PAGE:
If you’re a freelancer, you might think that buying a home is just out of reach. Even as interest rates fall, without a set income, it can be hard to show lenders how much you make, making it hard to get approved for a mortgage.
The truth is that buying a home as a full-time freelancer is difficult, but nowhere near impossible. With a little preparation and extra work, you can show lenders that you will be able to repay any money you borrow.
In this article, we'll do more than tell you how to buy a house as a freelancer. We’ll break down the risks financial institutions carry when lending to freelancers. We’ll also outline the steps you should take to apply for a freelance mortgage and how you can improve your creditworthiness.
Why Freelancing Is A Risk for Lenders
When someone applies for a mortgage, the lending institution will want to document proof of income, credit history, debt level, and more. This is necessary for lenders to assess the risk involved with lending you money accurately. If you’re borrowing too much, have a history of not paying your bills, or are already swamped in debt, a bank may not be able to accept your application. If you are unable to make payments, the bank loses out— and they’re in the business of making money.
As a self-employed individual, you’re probably familiar with the ebb and flow of freelance income. There are times when you’re swamped with work and times when you are actively searching for clients. You’ve likely adjusted your lifestyle and learned to budget your finances to account for the slower times properly. Still, this is not always easy to prove to someone who is lending you money.
Preparing to Apply for a Mortgage
The key to preparing for a mortgage as a freelancer is to get your financial information in order before you apply. Know that the requirements are going to be a little different for you. Having your ducks in a row is key to showing that your business is legitimate and profitable.
Start by organizing and separating your business and personal expenses. This means starting a business bank account if you haven’t already. It will help mortgage lenders see where your money is coming from and where it is going every month.
Documents You’ll Need
Next, you’ll want to gather the following documents:
- At least two years of tax returns.
- Profit and loss statements.
- Bank statements showing the money you have saved.
Other documents that may be used to confirm your income include verification of employment from a tax preparer, a business license, or letters from clients that confirm past work. Specific requirements will vary, so don’t be afraid to communicate with your bank well before starting the application process to figure out what else you may need.
As a freelancer, you should be keeping track of your business expenses for tax deductions. While this helps you out during tax season, it doesn’t work in your favor when applying for a loan. Why? Deductions to your income may make it look like you’re earning less money than you are. This could be a red flag, so if you’re planning on buying a house, hold off on some deductions for a year or two.
Ways to Improve Your Creditworthiness
Proving your income isn’t the only thing you can do to bolster your mortgage application. You can also convince banks to loan money by showing your creditworthiness in other ways.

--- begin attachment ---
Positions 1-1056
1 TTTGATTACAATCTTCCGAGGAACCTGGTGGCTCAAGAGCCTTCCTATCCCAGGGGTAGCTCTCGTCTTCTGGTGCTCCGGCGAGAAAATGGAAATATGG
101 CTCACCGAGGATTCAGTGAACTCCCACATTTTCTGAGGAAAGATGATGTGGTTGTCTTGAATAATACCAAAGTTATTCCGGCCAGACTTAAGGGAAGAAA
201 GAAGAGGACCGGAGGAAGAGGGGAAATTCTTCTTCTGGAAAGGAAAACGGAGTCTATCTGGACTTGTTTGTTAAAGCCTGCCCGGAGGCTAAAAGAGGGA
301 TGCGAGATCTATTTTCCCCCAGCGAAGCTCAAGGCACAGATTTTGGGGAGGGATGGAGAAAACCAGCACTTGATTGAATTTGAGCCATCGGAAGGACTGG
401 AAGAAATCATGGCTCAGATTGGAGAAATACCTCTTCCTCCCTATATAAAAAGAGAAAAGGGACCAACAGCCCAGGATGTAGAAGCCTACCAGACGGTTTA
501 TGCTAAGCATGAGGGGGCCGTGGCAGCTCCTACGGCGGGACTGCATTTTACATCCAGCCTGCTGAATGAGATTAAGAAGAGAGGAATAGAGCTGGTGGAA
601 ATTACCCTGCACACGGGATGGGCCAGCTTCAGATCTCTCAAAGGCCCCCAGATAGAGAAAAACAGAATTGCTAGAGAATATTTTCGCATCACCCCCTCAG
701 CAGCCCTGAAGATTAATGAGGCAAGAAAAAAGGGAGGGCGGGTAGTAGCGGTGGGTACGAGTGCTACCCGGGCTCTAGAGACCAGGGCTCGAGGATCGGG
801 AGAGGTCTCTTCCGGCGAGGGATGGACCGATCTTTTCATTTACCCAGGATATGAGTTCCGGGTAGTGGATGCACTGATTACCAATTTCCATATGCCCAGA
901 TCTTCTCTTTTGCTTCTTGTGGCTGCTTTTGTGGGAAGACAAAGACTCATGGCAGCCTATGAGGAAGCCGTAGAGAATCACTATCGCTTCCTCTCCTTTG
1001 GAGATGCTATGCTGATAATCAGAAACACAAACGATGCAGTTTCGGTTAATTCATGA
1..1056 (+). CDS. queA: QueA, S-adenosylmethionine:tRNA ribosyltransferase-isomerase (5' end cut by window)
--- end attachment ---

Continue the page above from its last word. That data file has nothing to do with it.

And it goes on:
Boost Your Credit Score
Having a stellar score can help demonstrate your ability to repay a loan. The three-digit number is an indication of your payment history, the amount you owe to creditors, length of credit history, and more.
The following are some easy things you can do to improve your score and keep it high:
- Check your report for errors. This is a simple way to help you clean out small errors in your credit history. Some statements may contain mistakes that drag your numbers down. By finding and correcting these mistakes, you can add a few points.
- Don’t open new lines of credit: If you’re planning on buying a house soon, limit the number of credit cards or other forms of credit that you acquire. Each time an inquiry is made on your credit report, your score takes a hit.
- Keep credit cards open: It may sound like a good idea to close old and unused credit cards, but hold off. Closing them increases your credit utilization ratio and limits your credit history.
Pay Off Other Debts
Paying off will help keep your debt to income ratio low and increase your credit score. A lender doesn’t want to see that you’re responsible for paying off a load of other debt every month on top of the mortgage.
Keep Your Credit Utilization to a Minimum
It is important not to run high balances on each of your credit cards. Instead, use them for smaller purchases and pay off your balance every month. This will help keep your credit utilization ratio low, which shows lenders that you don’t rely on credit for all of your purchases.
Save for a Larger Down Payment
A lender may be more likely to lend you money if you have a sizeable down payment. This will also lower the amount of money you’ll need from the bank, making the mortgage less risky.
Working with a Freelancer Friendly Bank
One of the best things you can do to improve your mortgage approval chances is to work with a freelancer-friendly financial institution like Amplify Credit Union. It helps when you are dealing with people who understand the way freelancers generate income and have come up with solutions to help them obtain the financing they need. Even if these institutions are unable to provide you with an immediate loan, they can help you identify proactive steps to improve your application prospects.
Unpredictable income doesn’t have to mean getting denied for financing. If you plan ahead of time, take time to improve your creditworthiness, and work with a freelancer-friendly bank, you’ll be on your way to holding new house keys in no time.